Skip to content
  • Open today 9am–5pm
  • Free general admission

We are updating our new website in stages. This page will be changed to the new design but is not currently optimised for mobile devices.

You are in site section: Exhibitions

Collection history

WARNING: Visitors should be aware that this website includes images and names of deceased people that may cause sadness or distress to Aboriginal and Torres Strait Islander peoples.

From Papunya to Canberra

Many of the works in this exhibition were collected by the Aboriginal Arts Board of the Australia Council during the 1970s and have never been exhibited publicly in Australia.

The Aboriginal Arts Board was created in 1973, with members who were all Indigenous Australians.

Uta Uta Tjangala raises his arm, watched by three men.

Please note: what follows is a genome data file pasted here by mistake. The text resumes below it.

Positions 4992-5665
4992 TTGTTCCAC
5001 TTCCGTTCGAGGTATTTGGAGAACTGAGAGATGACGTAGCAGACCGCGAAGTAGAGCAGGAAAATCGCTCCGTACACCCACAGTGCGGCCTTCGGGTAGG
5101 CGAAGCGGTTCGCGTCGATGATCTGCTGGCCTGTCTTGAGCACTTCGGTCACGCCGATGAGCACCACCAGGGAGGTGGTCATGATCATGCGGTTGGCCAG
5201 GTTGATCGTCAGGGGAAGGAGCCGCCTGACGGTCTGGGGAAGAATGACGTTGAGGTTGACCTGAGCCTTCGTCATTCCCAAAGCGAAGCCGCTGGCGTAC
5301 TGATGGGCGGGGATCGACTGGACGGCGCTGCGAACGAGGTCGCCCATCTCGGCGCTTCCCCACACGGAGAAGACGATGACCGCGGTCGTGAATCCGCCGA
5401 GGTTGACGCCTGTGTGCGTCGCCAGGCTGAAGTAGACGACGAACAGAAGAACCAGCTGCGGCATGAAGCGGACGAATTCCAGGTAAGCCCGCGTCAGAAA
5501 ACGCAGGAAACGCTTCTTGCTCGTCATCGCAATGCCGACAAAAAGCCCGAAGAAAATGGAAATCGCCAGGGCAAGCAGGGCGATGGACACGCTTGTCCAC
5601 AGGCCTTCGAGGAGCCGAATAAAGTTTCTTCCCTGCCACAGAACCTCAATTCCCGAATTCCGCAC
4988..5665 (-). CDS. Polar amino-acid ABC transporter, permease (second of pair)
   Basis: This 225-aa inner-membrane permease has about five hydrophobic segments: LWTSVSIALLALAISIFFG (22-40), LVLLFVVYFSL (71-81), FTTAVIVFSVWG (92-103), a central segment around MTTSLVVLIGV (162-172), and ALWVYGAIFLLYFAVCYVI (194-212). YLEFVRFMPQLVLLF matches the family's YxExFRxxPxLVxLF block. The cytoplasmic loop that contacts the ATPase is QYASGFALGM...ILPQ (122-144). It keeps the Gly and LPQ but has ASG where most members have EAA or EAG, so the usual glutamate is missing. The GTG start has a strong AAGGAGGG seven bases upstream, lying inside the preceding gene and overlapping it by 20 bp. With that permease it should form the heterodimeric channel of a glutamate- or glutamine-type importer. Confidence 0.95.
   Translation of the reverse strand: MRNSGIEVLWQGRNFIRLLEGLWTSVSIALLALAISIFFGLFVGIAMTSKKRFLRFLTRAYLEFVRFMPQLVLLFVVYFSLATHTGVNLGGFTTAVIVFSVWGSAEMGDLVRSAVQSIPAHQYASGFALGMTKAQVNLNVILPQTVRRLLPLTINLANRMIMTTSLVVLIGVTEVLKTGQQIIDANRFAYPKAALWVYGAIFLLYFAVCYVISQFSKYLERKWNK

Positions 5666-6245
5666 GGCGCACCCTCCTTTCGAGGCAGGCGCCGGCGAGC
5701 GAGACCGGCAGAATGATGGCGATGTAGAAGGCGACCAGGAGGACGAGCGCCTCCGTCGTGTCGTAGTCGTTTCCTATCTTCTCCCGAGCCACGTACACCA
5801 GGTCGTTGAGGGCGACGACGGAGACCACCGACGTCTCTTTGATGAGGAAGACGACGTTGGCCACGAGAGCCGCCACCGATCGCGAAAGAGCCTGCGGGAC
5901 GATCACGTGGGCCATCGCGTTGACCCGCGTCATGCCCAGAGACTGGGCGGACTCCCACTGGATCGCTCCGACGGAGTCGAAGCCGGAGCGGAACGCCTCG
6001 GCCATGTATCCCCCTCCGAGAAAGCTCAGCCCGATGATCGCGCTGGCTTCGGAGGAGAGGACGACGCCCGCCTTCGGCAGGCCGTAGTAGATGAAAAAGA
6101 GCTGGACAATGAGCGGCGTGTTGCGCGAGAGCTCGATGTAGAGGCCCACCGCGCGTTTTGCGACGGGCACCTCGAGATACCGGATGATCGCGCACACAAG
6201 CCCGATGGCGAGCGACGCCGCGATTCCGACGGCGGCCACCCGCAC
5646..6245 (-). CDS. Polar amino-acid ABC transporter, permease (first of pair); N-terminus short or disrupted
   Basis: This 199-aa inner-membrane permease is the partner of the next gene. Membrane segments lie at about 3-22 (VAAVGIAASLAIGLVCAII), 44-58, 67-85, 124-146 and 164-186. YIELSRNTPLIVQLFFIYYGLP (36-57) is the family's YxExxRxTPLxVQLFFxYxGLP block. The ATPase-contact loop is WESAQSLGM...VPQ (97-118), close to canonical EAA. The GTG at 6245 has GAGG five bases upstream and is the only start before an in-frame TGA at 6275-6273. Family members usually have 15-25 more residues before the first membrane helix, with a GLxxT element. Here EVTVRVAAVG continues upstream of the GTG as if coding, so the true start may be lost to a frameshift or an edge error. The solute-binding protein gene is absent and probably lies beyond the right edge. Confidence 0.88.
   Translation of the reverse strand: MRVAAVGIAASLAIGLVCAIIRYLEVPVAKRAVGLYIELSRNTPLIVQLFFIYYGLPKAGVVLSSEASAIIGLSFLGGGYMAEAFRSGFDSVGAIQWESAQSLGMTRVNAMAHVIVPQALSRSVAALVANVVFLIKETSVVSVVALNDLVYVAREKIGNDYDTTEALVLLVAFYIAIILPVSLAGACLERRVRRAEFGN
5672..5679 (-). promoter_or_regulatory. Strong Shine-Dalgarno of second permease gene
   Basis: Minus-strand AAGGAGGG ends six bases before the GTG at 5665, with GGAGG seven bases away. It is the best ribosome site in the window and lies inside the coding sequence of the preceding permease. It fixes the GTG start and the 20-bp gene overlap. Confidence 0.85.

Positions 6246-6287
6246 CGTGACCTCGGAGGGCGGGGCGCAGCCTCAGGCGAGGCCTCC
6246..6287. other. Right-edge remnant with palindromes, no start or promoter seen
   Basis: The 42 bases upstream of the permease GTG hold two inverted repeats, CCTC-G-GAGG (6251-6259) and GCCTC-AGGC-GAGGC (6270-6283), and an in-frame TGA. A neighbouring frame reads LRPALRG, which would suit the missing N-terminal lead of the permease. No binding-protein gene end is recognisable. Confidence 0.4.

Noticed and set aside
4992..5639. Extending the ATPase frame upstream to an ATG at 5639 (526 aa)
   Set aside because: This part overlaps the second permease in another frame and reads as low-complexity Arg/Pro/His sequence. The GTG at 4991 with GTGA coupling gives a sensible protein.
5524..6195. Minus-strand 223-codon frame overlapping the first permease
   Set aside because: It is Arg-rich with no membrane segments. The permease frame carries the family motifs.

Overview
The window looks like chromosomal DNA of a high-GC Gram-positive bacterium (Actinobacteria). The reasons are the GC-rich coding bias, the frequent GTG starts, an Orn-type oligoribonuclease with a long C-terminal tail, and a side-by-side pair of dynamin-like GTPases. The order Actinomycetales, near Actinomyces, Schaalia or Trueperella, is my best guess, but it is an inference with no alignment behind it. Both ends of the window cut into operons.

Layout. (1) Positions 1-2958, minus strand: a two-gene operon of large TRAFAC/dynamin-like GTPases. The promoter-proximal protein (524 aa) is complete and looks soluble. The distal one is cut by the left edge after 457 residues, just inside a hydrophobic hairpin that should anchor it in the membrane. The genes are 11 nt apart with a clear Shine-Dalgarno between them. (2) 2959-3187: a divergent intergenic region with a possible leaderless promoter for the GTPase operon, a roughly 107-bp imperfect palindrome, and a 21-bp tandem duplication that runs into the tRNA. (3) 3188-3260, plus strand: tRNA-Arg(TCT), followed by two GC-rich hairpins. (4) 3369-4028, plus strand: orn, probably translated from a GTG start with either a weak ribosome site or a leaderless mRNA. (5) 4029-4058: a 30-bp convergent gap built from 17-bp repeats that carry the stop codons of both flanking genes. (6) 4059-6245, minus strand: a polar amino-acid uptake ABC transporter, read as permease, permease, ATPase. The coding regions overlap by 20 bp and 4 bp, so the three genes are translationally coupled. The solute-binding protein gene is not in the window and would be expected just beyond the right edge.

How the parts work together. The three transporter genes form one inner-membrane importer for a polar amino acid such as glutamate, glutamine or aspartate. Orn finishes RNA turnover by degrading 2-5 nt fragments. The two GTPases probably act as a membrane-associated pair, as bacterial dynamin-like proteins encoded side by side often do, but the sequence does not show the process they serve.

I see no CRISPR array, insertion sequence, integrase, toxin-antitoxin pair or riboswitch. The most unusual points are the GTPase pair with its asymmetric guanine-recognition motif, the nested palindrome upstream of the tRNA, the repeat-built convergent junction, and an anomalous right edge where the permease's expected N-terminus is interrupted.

An exuberant moment for Uta Uta Tjangala (centre) during the creation of his masterpiece Yumari, 1981. Photo: Fred Myers.

It fostered Aboriginal arts, literature, theatre, dance, music, painting and craft, and also provided grants for Aboriginal communities to employ managers and to help preserve and sustain Aboriginal culture, arts and crafts.

Some of the Papunya paintings bought by the Aboriginal Arts Board were lent or given to Australian embassies around the world.

Others were donated to public museums and galleries in Australia and overseas. These gifts helped to raise the profile of Aboriginal art in the commercial art market.

The Aboriginal Arts Board also purchased paintings for display in travelling exhibitions, which toured Africa, Canada, Indonesia, Japan, New Zealand, the United Kingdom and the United States between 1973 and 1981.

In the 1980s the Board wound up its exhibition program and, in 1990, the historic collection of Papunya paintings was transferred to the National Museum of Australia.

Return to Top